Brazil’s Fiscal Responsibility Law and the Quality of Audit Institutions

Carlos Pereira
Carlos Pereira Former Brookings Expert

December 2, 2010


Brazil has made great improvements in its fiscal governance over the last 15 years. While these improvements have led to fiscal adjustments and positive economic outcomes, they have encouraged incumbent politicians in Brazil to make use of “creative accounting” in order to facilitate the government meeting its budget deficit ceiling. That is, the use of fiscal window-dressing as a response to fiscal constraints might undermine the sustainability of fiscal balance.

In 2000, Brazil implemented a hard-budget constraint legislation – the Fiscal Responsibility Law (FRL) – which was applicable to all levels of government regardless of their prior economic conditions. The FRL illustrates the kinds of policy outcomes that reflect the power of Brazil’s executive to implement its policy preferences in the federal political game. In its relations with the state governments, a powerful president and a strong finance minister have managed to recentralize fiscal authority in the country, curbing state level fiscal autonomy. Brazil’s executive branch was able to implement its preferences because of its institutional prerogatives and because there were gains-from-trade in federal-state relations. State governors developed an interest in reforms in the wake of the approval of the re-election amendment and in view of the compensation mechanisms involved in the reform process.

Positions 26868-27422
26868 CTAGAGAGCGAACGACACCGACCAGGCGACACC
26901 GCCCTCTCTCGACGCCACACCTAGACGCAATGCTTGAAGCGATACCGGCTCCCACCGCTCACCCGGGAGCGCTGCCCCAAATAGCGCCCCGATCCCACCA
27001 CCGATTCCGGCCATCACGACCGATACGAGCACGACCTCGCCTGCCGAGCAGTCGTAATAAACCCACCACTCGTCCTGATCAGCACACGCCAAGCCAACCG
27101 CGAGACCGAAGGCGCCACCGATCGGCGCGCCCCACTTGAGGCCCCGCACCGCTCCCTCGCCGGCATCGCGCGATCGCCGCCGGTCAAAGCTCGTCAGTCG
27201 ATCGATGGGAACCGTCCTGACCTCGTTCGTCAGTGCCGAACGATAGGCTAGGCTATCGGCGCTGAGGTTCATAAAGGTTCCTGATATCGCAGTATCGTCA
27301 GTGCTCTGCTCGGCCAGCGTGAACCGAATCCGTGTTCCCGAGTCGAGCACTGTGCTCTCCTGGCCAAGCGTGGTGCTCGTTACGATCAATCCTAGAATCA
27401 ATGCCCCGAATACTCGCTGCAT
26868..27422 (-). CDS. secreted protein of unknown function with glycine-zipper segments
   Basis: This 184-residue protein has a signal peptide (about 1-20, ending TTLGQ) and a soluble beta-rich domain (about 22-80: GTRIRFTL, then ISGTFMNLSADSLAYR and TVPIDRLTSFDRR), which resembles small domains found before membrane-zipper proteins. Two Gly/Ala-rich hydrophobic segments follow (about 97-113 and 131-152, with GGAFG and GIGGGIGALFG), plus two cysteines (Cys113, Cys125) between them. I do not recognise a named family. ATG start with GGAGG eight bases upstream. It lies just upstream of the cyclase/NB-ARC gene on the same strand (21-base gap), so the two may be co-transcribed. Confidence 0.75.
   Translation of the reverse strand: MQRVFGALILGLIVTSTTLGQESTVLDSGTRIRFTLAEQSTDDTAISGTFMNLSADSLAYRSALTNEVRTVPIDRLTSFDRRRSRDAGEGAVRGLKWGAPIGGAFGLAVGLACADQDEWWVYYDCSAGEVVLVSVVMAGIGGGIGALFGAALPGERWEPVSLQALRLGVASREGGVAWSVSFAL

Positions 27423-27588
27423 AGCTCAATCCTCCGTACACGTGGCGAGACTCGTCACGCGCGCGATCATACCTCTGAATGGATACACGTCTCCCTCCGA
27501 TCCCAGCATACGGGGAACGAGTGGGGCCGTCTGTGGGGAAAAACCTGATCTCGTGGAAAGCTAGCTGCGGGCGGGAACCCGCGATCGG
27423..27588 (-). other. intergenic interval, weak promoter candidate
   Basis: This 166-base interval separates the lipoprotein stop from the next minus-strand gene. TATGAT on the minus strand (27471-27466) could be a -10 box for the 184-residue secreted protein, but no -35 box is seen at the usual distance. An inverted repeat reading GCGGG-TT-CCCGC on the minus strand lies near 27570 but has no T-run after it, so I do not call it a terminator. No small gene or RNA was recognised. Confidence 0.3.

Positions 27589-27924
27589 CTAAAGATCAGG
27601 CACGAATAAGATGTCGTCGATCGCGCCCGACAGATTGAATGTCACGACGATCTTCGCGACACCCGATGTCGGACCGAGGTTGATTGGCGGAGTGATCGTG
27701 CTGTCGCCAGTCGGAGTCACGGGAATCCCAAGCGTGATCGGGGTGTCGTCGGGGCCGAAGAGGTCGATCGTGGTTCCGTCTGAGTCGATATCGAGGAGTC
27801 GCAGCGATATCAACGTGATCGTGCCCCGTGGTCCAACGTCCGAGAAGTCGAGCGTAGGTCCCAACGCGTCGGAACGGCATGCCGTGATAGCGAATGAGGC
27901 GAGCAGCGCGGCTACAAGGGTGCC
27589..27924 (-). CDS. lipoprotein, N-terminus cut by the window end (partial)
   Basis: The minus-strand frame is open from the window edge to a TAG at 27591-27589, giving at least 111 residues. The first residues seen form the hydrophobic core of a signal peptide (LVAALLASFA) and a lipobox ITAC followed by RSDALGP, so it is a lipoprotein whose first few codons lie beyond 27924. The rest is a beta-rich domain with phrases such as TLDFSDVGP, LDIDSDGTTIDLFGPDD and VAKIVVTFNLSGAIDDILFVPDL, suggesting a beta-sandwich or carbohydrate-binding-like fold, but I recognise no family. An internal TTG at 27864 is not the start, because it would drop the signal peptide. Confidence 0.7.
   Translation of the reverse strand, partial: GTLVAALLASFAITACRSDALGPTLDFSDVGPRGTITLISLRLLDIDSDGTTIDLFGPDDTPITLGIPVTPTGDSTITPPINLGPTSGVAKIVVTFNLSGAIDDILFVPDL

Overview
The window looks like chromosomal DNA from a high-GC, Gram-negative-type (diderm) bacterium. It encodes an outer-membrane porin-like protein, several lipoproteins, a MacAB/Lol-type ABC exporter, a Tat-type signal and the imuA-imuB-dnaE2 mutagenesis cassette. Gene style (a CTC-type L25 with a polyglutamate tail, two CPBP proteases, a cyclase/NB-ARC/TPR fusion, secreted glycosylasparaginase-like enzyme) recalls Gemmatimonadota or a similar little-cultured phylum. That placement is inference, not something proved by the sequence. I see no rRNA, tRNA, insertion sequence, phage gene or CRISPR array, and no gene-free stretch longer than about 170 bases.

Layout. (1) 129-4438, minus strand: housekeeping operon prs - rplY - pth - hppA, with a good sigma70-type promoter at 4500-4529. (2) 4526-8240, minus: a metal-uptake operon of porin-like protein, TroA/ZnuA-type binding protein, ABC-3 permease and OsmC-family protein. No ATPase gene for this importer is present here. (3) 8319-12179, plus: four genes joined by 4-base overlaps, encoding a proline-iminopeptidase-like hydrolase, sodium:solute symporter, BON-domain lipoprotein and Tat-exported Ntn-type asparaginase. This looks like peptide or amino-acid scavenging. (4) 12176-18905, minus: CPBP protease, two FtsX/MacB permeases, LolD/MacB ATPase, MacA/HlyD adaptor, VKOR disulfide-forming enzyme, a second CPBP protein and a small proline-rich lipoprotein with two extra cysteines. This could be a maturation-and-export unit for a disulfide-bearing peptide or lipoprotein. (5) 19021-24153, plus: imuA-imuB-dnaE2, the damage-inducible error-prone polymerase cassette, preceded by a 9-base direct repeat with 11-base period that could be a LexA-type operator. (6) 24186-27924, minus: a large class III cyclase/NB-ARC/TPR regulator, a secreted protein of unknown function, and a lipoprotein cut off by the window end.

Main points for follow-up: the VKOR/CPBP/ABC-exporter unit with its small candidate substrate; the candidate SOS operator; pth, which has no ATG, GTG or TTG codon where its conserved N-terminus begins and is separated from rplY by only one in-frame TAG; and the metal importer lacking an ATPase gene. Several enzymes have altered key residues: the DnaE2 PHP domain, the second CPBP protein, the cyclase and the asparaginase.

There is no question about the positive effect of the FRL with regard to the fiscal situations of Brazil’s states, which have improved considerably since the enactment of the Fiscal Responsibility Law. Whereas all states faced a deficit prior to the law, the consolidated state accounts have systematically presented a surplus roughly equivalent to 4 percent of GDP after the law was enacted. A similar success story can be told regarding public debt. A succession of primary surpluses enabled the government to effectively reduce the GDP/debt ratio. Since 2002, when the GDP/debt ratio peaked at 55 percent, there has been a reduction in net debt as measured by percent of GDP, which is estimated to be below 36 percent in 2008.